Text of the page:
Taiwan’s employment rose for 8 consecutive months
This means the number of people employed by the industrial and service sectors had risen for eight consecutive months, according to the Directorate General of Budget, Accounting and Statistics (DGBAS).
Year-on-year, the employment number was up 0.26% or 21,000 at the end of January, breaking a nine-month year-on-year descending trend.
The improvement is attributed to increased hiring in both the manufacturing and service sectors due to the lifting of government restrictions on business activity last June.
By sector, the number of workers hired in the manufacturing and retail/wholesale increased by 6,000 at the end of January compared to that a month earlier, while the hotel and food/beverage sector added 5,000 jobs in the same period, according to DGBAS data.
The data also showed that since government restrictions on business activities were lifted last June, the number of people employed in industrial and service sectors had increased by 109,000.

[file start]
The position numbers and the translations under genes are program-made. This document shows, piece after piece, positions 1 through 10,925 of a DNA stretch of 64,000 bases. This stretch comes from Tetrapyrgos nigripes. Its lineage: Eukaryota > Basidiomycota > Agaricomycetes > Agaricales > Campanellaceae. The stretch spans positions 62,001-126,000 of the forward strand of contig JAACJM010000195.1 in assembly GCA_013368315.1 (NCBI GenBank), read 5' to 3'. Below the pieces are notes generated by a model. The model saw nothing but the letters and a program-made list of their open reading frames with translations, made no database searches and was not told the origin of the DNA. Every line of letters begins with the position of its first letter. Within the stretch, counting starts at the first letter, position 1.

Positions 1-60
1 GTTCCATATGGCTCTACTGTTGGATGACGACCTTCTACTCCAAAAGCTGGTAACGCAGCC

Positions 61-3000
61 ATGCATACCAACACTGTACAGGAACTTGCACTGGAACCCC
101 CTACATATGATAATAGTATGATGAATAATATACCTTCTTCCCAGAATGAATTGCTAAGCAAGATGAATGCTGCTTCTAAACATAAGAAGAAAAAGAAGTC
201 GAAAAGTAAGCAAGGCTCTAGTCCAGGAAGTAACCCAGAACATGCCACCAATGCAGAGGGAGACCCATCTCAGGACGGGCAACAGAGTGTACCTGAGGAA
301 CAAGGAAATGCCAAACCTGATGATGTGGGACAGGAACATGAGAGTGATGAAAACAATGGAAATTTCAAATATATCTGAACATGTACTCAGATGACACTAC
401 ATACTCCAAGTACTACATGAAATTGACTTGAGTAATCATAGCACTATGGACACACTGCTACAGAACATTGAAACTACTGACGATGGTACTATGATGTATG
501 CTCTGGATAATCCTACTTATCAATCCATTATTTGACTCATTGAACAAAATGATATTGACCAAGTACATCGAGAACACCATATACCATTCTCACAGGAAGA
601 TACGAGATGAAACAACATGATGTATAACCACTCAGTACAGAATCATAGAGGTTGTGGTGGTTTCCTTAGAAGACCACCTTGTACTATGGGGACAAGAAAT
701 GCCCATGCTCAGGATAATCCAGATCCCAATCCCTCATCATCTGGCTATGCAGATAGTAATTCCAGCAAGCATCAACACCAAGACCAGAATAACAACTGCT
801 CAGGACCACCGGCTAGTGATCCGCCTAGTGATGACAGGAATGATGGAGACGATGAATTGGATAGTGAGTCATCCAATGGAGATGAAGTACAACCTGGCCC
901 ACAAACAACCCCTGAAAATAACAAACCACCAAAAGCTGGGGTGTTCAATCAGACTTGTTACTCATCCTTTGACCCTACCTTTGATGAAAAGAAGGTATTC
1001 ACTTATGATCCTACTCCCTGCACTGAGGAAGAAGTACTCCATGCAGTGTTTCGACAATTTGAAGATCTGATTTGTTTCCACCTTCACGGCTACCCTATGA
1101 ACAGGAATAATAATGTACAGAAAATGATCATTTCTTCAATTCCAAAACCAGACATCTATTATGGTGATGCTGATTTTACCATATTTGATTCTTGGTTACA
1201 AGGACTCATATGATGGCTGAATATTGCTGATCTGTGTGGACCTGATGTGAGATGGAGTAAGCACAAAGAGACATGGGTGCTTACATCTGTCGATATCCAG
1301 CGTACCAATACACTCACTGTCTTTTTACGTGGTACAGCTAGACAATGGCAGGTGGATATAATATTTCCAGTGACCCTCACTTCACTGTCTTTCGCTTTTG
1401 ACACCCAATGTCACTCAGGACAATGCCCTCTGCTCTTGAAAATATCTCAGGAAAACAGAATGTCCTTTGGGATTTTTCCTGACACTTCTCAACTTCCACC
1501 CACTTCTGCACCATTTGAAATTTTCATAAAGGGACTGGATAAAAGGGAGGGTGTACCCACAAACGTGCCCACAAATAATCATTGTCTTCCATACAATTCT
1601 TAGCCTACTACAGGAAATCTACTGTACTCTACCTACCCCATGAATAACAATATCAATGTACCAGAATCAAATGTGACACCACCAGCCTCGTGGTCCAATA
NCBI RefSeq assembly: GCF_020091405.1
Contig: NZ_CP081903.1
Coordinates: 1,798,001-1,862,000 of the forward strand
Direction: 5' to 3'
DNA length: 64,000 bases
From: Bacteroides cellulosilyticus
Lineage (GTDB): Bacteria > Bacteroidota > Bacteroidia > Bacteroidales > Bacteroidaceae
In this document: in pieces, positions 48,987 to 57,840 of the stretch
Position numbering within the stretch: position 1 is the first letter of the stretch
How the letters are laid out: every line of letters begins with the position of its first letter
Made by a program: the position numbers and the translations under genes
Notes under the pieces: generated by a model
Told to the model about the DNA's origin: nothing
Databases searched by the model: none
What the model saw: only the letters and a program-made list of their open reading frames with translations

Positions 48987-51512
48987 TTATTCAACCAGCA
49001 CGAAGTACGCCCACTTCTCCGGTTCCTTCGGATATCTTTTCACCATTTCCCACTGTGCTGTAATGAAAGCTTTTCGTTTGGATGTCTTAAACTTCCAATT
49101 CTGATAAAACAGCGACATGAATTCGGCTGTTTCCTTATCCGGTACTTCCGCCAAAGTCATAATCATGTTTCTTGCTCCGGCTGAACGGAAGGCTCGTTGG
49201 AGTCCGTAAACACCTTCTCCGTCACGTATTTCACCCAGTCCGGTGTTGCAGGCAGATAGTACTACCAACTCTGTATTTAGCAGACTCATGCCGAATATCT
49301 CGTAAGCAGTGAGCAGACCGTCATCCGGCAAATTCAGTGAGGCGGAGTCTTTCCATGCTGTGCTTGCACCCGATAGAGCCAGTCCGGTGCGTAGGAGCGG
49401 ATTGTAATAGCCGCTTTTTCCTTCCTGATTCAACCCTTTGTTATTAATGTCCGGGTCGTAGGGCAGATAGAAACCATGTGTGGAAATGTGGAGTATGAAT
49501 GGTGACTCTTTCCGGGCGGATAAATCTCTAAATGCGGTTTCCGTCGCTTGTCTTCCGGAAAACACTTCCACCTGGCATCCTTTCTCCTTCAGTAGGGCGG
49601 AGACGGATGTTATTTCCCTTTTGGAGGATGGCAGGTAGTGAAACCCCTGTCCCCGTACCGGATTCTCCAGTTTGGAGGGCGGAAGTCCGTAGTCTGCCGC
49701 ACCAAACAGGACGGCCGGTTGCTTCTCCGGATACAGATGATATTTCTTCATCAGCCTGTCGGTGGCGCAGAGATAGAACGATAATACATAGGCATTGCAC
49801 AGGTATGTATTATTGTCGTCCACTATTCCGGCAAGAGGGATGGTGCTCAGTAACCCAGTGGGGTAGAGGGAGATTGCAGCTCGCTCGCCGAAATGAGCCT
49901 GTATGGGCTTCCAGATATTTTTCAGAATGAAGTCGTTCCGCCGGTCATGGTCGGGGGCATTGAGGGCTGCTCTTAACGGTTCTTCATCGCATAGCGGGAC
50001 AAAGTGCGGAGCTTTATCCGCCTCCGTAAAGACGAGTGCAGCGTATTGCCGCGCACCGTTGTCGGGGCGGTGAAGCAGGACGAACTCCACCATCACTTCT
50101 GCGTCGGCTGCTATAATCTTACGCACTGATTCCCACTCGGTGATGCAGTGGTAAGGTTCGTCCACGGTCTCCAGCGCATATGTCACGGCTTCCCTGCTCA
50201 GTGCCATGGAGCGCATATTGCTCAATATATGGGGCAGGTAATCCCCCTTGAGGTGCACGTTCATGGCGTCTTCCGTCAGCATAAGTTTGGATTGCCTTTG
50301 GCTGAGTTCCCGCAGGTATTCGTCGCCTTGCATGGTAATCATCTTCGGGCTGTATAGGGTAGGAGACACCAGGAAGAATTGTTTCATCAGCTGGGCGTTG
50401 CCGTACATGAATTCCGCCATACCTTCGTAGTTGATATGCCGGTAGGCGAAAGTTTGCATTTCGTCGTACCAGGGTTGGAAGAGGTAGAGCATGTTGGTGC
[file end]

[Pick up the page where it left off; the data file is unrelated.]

Even though the total number of workers rose in the manufacturing sector at the end of January, the improvement within sub-sectors was not even, with the number of people employed by the electronics sector up by 8,000, while that of metal product suppliers only grew by 4,000, as compared to the figures at the end of 2019, said Chen Hui-hsin, deputy director of the DGBAS census department.
The other sectors which saw improvement in employment numbers were construction and real estate, with the number of people employed rising by 6,000 and 3,000, respectively, from end 2019. This was due to an increase in housing property transactions from the second half of 2020.
The medical and health industry and social work industry also saw the number of jobs rising by 18,000 from end 2019 largely due to the increase in personnel demand due to the pandemic and elderly care.
Unsurprisingly, the three sectors that showed declines in the number of people employed were hospitality, tourism and airlines, with falls of 20,000, 10,000, and 1,000 respectively, from end 2019 due to the closing of borders, according to Focus Taiwan.